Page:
Application for reimbursement shall be made to the department on forms prescribed by the department and furnished by the insurer. Applications may be assigned to a workmen's compensation referee for a hearing and determination of eligibility for reimbursement pursuant to this act. An appeal shall lie in the manner and on the grounds provided in section 423 of the act, from any allowance or disallowance of reimbursement under this section.
On October 31, 1975, the Bureau promulgated Rule 121.23, 34 Pa. Code § 121.23, outlining the appropriate procedure and application form. On November 28, 1975, Insurer filed its Application for Supersedeas Fund Reimbursement, whereupon the Bureau scheduled a hearing on the application before another referee. No new evidence was presented at that hearing; rather, Insurer submitted documentary evidence, including the April 7, 1975 decision of Referee Kovach and the original Petition for Termination with the Physician's Affidavit of Recovery attached, and a certified Statement of Account of Compensation Paid.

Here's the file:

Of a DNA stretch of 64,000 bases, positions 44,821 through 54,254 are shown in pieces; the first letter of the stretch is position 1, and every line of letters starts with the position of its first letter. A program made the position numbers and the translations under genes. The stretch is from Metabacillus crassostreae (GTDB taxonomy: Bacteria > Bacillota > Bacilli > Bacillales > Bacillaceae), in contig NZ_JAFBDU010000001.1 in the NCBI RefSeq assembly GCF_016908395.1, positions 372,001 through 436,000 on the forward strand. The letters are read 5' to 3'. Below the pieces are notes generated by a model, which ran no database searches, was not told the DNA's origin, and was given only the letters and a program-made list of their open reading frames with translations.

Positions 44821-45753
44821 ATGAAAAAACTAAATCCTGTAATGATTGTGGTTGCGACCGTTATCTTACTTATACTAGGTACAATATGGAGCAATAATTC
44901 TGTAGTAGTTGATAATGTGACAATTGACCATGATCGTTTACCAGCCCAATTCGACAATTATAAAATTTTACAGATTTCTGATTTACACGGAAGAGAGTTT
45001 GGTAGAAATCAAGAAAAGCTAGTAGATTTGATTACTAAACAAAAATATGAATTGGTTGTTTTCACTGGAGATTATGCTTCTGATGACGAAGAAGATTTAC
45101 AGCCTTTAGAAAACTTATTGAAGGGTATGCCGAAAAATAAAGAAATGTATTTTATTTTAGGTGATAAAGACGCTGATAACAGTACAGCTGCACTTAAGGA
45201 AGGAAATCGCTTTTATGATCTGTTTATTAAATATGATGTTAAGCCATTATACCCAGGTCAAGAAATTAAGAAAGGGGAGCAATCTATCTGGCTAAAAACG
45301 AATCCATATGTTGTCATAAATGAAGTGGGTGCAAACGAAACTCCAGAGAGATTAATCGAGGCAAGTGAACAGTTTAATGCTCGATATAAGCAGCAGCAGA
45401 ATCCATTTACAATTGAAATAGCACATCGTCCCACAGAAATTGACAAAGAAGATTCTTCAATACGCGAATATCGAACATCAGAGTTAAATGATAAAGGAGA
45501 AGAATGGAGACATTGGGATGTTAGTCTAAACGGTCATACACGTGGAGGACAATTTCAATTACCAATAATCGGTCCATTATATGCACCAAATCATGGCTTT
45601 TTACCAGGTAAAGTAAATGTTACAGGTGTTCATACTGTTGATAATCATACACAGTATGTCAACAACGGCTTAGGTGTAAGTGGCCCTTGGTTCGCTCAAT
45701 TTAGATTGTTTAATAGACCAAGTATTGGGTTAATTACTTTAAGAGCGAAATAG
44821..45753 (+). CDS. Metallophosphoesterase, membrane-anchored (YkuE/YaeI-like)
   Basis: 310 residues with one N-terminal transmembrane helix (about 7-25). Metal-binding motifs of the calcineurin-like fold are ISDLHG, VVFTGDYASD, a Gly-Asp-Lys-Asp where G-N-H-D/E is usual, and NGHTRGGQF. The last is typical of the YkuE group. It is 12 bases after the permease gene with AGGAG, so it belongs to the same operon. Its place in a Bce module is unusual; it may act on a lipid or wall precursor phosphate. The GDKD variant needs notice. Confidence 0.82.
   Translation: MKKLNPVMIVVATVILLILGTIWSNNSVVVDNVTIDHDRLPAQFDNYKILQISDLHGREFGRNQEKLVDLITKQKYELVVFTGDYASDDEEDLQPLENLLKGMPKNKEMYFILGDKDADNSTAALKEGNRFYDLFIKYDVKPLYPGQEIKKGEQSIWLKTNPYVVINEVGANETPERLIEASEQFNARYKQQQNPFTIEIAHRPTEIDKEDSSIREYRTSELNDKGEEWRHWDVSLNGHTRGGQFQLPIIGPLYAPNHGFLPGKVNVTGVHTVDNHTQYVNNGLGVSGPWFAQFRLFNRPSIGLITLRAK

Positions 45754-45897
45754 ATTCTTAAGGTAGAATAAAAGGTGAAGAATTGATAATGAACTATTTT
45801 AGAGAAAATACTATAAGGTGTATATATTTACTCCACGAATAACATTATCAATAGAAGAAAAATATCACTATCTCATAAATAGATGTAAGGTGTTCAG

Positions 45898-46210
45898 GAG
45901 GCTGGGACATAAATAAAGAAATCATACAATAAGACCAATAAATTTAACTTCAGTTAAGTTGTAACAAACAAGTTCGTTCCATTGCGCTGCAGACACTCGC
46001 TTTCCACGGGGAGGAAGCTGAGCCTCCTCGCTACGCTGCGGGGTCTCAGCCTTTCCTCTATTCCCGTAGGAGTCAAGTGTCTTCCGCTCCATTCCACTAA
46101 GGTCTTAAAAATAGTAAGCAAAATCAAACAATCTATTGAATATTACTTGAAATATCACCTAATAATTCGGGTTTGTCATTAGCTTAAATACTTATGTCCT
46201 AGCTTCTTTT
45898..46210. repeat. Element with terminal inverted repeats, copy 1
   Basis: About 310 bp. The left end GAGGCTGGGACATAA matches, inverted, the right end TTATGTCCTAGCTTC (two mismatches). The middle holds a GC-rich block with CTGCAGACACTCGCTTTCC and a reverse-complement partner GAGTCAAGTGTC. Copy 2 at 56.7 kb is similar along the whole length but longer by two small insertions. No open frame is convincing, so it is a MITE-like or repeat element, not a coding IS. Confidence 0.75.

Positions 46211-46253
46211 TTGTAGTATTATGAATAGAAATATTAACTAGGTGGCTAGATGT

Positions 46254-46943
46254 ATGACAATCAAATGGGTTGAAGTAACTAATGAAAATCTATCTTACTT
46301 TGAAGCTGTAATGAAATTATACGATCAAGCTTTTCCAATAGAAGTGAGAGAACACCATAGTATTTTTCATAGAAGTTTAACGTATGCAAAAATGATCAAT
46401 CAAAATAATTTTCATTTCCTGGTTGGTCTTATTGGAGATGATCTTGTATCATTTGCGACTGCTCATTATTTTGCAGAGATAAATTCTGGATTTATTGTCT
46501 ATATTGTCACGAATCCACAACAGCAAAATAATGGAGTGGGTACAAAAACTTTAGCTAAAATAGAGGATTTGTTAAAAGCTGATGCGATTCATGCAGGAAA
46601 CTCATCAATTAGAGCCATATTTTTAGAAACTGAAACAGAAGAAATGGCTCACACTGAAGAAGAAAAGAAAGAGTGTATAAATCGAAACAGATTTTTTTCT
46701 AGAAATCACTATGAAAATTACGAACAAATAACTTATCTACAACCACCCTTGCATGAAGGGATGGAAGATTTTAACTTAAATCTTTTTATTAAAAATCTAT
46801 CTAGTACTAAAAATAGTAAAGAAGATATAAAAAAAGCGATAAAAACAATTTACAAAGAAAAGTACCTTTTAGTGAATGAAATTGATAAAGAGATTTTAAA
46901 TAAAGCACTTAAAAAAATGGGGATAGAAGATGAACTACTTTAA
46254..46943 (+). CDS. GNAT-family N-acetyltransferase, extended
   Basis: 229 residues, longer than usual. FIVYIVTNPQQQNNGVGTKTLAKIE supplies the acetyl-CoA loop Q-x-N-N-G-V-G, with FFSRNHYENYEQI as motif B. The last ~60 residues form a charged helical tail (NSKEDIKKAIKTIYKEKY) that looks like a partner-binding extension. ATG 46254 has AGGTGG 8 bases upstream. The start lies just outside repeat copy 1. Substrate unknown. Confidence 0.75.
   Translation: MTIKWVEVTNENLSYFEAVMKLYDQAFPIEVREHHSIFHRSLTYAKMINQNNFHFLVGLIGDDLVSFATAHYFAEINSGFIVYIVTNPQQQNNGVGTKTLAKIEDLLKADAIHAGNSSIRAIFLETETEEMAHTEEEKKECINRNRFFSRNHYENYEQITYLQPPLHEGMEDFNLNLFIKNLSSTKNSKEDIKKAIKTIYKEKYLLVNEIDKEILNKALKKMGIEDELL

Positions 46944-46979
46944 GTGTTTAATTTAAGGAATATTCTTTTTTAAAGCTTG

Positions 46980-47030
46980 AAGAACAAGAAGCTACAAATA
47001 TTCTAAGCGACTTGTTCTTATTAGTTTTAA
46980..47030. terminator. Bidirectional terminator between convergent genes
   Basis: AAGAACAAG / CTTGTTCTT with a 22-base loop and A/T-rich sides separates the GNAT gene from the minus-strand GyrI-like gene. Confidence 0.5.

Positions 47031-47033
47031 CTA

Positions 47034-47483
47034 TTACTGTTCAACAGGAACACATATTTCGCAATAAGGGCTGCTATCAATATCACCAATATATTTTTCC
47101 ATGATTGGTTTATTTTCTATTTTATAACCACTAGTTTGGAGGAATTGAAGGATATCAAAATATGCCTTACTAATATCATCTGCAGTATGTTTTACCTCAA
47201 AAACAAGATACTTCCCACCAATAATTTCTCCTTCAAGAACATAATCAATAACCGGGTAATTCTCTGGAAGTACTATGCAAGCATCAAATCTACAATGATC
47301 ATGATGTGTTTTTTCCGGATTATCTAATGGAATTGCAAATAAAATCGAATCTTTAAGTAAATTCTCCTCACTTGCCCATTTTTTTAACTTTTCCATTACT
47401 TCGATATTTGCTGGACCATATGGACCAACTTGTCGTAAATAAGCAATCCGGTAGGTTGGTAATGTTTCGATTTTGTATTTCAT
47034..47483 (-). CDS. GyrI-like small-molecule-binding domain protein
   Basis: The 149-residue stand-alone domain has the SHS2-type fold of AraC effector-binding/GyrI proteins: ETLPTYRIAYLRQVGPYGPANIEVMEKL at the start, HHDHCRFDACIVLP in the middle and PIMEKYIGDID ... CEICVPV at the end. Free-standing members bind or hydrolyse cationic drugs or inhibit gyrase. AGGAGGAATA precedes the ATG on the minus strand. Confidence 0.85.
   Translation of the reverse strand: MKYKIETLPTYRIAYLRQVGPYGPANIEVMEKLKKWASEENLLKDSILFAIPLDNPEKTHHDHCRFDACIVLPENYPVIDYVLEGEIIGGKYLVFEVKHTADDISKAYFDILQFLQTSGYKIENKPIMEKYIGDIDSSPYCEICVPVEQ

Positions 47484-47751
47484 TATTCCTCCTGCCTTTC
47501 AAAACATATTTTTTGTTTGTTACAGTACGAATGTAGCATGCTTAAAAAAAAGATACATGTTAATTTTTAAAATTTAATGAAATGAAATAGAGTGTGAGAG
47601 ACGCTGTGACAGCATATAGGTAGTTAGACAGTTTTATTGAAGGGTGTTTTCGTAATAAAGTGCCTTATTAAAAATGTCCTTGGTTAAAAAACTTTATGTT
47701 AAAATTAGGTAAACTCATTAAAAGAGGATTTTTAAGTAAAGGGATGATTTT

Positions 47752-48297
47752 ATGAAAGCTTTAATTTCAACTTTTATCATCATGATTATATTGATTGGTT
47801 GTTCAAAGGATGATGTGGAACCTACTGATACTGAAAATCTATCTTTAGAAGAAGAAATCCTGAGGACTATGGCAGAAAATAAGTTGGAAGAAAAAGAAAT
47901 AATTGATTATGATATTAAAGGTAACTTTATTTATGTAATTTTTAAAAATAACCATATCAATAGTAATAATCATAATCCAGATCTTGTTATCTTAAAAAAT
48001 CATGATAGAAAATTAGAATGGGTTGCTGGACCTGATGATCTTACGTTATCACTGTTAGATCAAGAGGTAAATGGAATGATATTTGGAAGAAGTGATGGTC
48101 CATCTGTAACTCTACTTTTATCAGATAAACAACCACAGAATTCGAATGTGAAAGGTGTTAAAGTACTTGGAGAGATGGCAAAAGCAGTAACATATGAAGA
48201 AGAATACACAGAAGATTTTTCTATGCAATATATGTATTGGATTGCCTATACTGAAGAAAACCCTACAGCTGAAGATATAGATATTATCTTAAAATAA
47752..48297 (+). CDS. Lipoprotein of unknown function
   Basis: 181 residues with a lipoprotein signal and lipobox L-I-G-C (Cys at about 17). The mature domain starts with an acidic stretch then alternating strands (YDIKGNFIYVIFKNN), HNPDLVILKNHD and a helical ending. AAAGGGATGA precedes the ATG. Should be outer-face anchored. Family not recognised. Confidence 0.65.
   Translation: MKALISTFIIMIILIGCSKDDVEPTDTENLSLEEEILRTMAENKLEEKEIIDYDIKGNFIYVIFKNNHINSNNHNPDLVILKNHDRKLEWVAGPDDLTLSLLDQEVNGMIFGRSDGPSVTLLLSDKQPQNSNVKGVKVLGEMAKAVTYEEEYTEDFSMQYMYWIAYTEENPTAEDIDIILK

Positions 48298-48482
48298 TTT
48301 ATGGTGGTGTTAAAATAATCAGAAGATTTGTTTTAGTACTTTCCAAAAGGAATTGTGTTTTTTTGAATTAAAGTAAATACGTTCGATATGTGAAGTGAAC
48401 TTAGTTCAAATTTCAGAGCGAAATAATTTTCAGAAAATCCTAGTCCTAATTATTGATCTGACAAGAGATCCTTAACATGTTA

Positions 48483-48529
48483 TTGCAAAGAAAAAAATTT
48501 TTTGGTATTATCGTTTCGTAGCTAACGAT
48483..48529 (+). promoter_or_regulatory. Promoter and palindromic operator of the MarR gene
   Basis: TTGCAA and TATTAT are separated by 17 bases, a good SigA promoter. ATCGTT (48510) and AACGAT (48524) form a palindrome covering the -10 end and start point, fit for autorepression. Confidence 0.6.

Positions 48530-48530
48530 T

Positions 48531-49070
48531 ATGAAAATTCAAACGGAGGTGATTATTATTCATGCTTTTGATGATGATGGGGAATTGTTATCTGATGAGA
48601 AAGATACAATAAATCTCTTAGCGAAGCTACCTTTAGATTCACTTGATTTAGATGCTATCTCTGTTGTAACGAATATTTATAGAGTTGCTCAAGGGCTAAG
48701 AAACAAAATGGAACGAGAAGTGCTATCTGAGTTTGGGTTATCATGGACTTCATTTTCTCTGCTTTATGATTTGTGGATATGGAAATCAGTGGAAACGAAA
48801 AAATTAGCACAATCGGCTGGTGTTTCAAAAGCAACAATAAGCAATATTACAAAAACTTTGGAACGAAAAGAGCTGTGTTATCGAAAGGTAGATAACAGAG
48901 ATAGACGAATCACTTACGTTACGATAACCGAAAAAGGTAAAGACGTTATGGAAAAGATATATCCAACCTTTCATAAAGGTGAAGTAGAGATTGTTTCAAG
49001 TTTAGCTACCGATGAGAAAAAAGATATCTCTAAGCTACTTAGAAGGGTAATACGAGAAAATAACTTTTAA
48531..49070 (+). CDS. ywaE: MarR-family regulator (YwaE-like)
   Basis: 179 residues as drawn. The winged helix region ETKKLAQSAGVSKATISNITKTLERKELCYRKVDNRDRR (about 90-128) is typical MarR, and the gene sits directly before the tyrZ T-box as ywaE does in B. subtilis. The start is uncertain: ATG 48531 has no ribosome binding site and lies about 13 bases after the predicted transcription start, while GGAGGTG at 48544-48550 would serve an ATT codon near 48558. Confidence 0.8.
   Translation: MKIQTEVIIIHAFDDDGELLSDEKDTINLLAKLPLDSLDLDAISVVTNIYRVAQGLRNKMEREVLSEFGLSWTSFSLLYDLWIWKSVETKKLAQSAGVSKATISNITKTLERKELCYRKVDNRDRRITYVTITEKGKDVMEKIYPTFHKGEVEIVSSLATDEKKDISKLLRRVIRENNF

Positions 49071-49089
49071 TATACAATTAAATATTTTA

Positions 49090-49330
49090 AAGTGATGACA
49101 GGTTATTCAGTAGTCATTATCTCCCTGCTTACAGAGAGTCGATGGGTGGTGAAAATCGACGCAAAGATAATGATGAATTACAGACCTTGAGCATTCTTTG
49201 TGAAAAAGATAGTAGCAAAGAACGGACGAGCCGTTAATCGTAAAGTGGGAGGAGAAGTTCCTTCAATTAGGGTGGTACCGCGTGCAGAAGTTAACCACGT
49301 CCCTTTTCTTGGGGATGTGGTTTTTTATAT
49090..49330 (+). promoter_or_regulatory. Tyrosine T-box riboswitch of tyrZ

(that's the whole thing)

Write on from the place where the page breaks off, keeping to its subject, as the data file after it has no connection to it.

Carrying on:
[ 32 Pa. Commw. Page 497]
On April 6, 1976, the referee, after reciting the procedural history outlined above, concluded that Insurer had established its eligibility for reimbursement from December 19, 1973 to March 31, 1975.
The Commonwealth filed timely appeal to the Board, alleging that Section 443 allows reimbursement only for payments made as a result of the denial of supersedeas and that therefore the reimbursement period should commence on the date of the denial, here, April 16, 1974. The Board held that the correct date from which reimbursement was to be measured was neither the date of medical recovery nor the date of denial of the supersedeas, but rather the date the supersedeas was requested, here, February 8, 1974. Both the Insurer and the Commonwealth appealed to this Court.